23
August
2000
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00:00
Europe/Amsterdam

Semi-annual report 2000

The operating profit of N.V. Holdingmaatschappij De Telegraaf for the period from 1 January to 16 July 2000 rose from NLG 115.3 million to NLG 118.4 million, including the start-up loss on Sp!ts and the net profit of Uitgeversmaatschappij De Limburger B.V., which was not consolidated until 22 May 2000, once the NMa (Netherlands Competition Authority) had approved the takeover. The figure also takes account of the writing down of goodwill over a period of twenty years.

The balance of financial income and charges fell NLG 19.8 million, mainly as a result of taking into account start-up losses relating to the acceleration of Internet activities and interest charges incurred in financing the purchase of De Limburger and shares in Wegener.
 
As a result of this, plus a higher tax burden due to non-deductible start-up losses on participating interests, the net profit of N.V. Holdingmaatschappij De Telegraaf fell from NLG 82.3 million in 1999 to NLG 67.8 million in 2000. In the first half of 1998 the company booked a net profit of NLG 82.0 million. Net profits of NLG 145.2 million and NLG 142.8 million were realised for the whole of 1998 and 1999 respectively.
 
The operating profit was also affected to a large extent by:
  • a 10.8% rise in turnover to NLG 950.3 million; autonomous turnover (excluding Sp!ts and De Limburger) rose 6.6%. De Telegraaf’s advertising volume rose 3% during the period as a result of distinct growth in national brands and services (a sector susceptible to economic cycles) offset by a slight drop in both local brands and services and job and classified adverti-sements. The aggregate advertising volume of the national newspapers showed a 4% increase. The circulation of De Telegraaf declined marginally, mainly owing to fewer single-copy sales.
  • the increase in the number of staff. Measured in FTEs, the workforce grew from 4,707 in July 1999 to 5,398 in July 2000, including 562 staff of De Limburger. At year-end 1999, the figure stood at 4,756. Apart from the consolidation of De Limburger, the increase in the workforce was attributable mainly to staff growth in the information and communication technology sector as a result of developments in the area of electronic publishing.
  • the increase in other operating costs. Excluding Sp!ts and De Limburger, this item rose 14.3%, partly as a result of higher delivery costs, additional costs of Internet projects, including the launching of dft.nl (De Financiële Telegraaf on-line), costs of consultancy in connection with the NMa proceedings regarding De Limburger, the setting-up of Logistiek B.V., and the start-up costs of new magazines of De Telegraaf Tijdschriften Groep B.V.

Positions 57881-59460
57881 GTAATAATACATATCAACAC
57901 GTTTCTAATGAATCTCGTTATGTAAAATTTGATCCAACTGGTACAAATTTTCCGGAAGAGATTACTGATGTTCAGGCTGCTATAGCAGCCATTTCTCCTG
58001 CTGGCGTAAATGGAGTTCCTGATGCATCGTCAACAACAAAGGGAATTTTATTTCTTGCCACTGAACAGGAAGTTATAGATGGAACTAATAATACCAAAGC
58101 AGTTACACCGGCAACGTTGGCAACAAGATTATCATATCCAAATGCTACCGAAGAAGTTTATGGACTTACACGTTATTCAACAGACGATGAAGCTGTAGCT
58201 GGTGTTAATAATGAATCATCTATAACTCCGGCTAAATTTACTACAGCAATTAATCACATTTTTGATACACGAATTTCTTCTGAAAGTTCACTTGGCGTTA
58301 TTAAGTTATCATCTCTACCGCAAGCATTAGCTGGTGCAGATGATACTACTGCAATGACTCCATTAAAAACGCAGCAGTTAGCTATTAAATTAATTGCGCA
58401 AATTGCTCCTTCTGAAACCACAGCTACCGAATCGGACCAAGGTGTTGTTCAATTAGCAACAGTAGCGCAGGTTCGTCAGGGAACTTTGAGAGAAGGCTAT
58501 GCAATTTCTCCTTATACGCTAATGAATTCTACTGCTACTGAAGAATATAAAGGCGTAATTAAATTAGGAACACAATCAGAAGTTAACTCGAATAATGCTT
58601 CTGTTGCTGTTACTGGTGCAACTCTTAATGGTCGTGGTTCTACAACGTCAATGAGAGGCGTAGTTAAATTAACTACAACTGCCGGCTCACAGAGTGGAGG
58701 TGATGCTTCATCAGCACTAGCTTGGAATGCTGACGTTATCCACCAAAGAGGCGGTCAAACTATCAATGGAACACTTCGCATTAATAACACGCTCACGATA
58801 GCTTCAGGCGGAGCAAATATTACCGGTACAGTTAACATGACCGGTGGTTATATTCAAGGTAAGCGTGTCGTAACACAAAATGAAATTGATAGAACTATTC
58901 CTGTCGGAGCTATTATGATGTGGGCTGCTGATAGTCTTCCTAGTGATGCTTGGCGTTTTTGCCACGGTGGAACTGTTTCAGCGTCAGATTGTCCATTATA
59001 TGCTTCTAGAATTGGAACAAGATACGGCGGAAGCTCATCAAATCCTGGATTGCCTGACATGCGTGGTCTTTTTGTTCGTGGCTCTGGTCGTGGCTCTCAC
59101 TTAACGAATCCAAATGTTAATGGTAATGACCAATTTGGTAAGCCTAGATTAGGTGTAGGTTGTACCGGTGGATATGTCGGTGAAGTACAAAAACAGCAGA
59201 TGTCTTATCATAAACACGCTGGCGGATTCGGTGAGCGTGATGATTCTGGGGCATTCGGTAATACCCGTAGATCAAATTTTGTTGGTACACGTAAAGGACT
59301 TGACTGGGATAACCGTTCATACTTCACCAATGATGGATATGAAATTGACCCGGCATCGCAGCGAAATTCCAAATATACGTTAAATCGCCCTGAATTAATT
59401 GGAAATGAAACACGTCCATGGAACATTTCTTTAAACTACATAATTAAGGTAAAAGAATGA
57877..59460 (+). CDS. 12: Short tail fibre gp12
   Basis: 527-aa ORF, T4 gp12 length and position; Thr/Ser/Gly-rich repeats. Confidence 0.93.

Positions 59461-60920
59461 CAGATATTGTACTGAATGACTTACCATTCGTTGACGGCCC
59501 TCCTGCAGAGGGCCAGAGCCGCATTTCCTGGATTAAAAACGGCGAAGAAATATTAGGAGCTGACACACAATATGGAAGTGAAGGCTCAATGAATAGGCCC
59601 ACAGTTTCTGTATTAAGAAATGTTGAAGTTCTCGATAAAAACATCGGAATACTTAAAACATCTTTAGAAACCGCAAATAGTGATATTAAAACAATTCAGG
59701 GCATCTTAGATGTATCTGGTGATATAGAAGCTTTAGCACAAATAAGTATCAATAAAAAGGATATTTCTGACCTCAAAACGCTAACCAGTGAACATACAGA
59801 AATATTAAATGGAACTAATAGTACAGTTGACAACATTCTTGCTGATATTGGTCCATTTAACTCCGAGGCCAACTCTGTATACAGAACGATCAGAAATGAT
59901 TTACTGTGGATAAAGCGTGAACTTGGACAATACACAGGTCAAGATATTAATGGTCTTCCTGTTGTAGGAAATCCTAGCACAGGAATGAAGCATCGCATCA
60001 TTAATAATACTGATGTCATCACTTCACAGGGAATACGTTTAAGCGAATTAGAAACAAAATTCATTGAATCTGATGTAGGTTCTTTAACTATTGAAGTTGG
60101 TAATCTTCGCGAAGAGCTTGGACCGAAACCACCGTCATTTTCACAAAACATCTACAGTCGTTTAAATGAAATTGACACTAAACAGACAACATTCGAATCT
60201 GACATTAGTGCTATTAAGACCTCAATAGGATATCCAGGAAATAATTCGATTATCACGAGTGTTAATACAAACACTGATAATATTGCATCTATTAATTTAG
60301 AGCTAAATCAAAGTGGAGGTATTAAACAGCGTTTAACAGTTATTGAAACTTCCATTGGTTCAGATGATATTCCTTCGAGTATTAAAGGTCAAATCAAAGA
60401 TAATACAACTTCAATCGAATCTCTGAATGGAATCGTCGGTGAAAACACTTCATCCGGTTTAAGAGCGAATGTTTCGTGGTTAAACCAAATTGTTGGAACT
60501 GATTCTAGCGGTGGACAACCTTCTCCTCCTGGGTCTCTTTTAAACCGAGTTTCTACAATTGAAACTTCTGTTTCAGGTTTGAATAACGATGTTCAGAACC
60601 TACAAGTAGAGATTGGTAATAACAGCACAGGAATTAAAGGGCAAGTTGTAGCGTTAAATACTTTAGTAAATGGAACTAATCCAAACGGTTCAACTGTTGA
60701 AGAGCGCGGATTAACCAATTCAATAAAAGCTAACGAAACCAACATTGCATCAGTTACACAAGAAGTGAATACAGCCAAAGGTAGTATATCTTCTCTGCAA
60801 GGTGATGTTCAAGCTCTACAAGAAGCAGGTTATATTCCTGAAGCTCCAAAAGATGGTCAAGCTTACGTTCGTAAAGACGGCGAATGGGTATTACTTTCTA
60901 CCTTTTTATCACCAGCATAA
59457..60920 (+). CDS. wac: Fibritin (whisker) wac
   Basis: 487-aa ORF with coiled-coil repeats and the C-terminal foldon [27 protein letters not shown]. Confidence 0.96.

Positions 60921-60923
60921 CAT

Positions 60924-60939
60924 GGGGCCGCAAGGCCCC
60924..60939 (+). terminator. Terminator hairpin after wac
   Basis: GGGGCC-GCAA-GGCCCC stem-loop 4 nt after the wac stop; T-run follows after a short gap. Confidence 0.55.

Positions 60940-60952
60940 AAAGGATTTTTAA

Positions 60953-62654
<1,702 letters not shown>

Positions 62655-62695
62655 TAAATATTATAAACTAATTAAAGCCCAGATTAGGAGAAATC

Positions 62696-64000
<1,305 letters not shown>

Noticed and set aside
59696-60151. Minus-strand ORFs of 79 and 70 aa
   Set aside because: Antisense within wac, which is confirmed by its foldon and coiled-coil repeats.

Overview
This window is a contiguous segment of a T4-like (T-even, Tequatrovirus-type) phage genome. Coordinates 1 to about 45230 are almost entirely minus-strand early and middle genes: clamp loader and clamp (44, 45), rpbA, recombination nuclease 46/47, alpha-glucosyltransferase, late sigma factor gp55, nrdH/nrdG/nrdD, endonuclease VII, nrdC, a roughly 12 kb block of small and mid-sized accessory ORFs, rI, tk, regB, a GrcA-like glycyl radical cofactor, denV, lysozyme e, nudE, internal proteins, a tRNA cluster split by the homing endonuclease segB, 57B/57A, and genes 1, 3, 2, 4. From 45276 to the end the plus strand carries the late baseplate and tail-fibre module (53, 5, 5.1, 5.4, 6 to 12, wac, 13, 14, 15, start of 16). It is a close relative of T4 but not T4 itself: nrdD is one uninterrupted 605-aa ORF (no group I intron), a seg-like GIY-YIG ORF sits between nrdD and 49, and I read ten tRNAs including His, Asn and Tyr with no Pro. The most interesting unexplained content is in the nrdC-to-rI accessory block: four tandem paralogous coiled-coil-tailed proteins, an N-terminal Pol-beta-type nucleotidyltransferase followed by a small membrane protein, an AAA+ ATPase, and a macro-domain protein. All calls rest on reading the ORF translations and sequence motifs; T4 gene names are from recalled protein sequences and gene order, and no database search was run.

• the inability to achieve synergy in the Limburg region yet, since NMa approval of the takeover of De Limburger was not granted until May 2000.
 
Income from participating interests fell from a gain of NLG 3.4 million in the first six months of 1999 to a loss of NLG 10.9 million in 2000 as a result of:
  • start-up losses on participating interests in various Internet projects, including Jumptech, Matchcare and Woonkrant.nl, which have been allocated to the first half-year from the com-mencement date of the shareholding pro rata on the basis of the proportion of approved budgets for 2000.
 
These were offset by:
  • a higher cash dividend for 1999 from Wegener N.V.;
  • a profit from SBS Broadcasting B.V. in the first half of 2000, as against a loss for 1999 on account of the start-up costs of the TV station Net 5, which was launched on 1 March 1999.
 
The NMa recently ordered NOS and HMG to supply weekly TV programme data to De Telegraaf on pain of a financial penalty. As NOS subsequently won interim injunction proceedings against the NMa concerning the penalty, publication of a TV magazine as a Saturday supplement to 
De Telegraaf will have to be deferred once more.
 
A forecast of the group’s result for the whole of 2000 will be affected, amongst other things, by:
  • advertising volume, which, given the sustained economic growth, is expected to be approxi-mately the same as in 1999;
  • the start-up loss on the free afternoon newspaper News.nL in a print run of over 100,000 copies, which is to be introduced on 28 August 2000 and distributed at the railway stations of the four major cities;
  • the start-up loss on the men’s magazine FHM (For Him Magazine), which is to be introduced by De Telegraaf Tijdschriften Groep B.V. on 21 September 2000;
  • a substantially lower loss from Sp!ts.
 
Another factor are the new Internet activities, including:
  • the development of regional portals, a joint venture involving De Telegraaf, Noordelijke Dagblad Combinatie Holding B.V. and the regional dailies in the Telegraaf group;
  • the joint venture with Airtrade Holland in the travel business, which is to begin in the second half of 2000;
  • the introduction of the ‘scan-pen’ as a direct link between up-to-date information in print and additional information on the Internet.
 
Given the results for the period from 1 January to 16 July 2000, especially the effect of the new Internet activities mentioned above, the start-up costs of which are not activated, profits for 2000 as a whole are expected to be at least 20% down.